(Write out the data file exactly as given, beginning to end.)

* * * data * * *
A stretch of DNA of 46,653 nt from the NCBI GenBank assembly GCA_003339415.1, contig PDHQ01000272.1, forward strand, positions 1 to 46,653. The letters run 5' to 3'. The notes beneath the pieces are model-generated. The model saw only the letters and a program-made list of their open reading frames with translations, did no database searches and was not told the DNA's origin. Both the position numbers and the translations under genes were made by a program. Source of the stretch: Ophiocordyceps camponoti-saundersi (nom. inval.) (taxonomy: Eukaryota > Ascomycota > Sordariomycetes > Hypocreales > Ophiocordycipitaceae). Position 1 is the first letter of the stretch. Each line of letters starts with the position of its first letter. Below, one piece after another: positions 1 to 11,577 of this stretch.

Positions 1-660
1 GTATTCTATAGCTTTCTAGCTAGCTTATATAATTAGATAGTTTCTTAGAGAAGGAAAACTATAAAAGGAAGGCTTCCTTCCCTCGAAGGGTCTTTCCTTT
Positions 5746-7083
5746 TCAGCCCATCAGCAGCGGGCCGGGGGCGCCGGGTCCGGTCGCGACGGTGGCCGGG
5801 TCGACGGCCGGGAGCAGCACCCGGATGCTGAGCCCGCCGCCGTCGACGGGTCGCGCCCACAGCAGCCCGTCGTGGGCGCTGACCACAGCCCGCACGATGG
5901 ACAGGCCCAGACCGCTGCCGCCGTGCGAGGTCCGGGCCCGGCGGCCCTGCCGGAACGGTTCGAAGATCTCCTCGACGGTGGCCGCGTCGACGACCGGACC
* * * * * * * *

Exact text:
A stretch of DNA of 46,653 nt from the NCBI GenBank assembly GCA_003339415.1, contig PDHQ01000272.1, forward strand, positions 1 to 46,653. The letters run 5' to 3'. The notes beneath the pieces are model-generated. The model saw only the letters and a program-made list of their open reading frames with translations, did no database searches and was not told the DNA's origin. Both the position numbers and the translations under genes were made by a program. Source of the stretch: Ophiocordyceps camponoti-saundersi (nom. inval.) (taxonomy: Eukaryota > Ascomycota > Sordariomycetes > Hypocreales > Ophiocordycipitaceae). Position 1 is the first letter of the stretch. Each line of letters starts with the position of its first letter. Below, one piece after another: positions 1 to 11,577 of this stretch.

Positions 1-660
1 GTATTCTATAGCTTTCTAGCTAGCTTATATAATTAGATAGTTTCTTAGAGAAGGAAAACTATAAAAGGAAGGCTTCCTTCCCTCGAAGGGTCTTTCCTTT
Positions 5746-7083
5746 TCAGCCCATCAGCAGCGGGCCGGGGGCGCCGGGTCCGGTCGCGACGGTGGCCGGG
5801 TCGACGGCCGGGAGCAGCACCCGGATGCTGAGCCCGCCGCCGTCGACGGGTCGCGCCCACAGCAGCCCGTCGTGGGCGCTGACCACAGCCCGCACGATGG
5901 ACAGGCCCAGACCGCTGCCGCCGTGCGAGGTCCGGGCCCGGCGGCCCTGCCGGAACGGTTCGAAGATCTCCTCGACGGTGGCCGCGTCGACGACCGGACC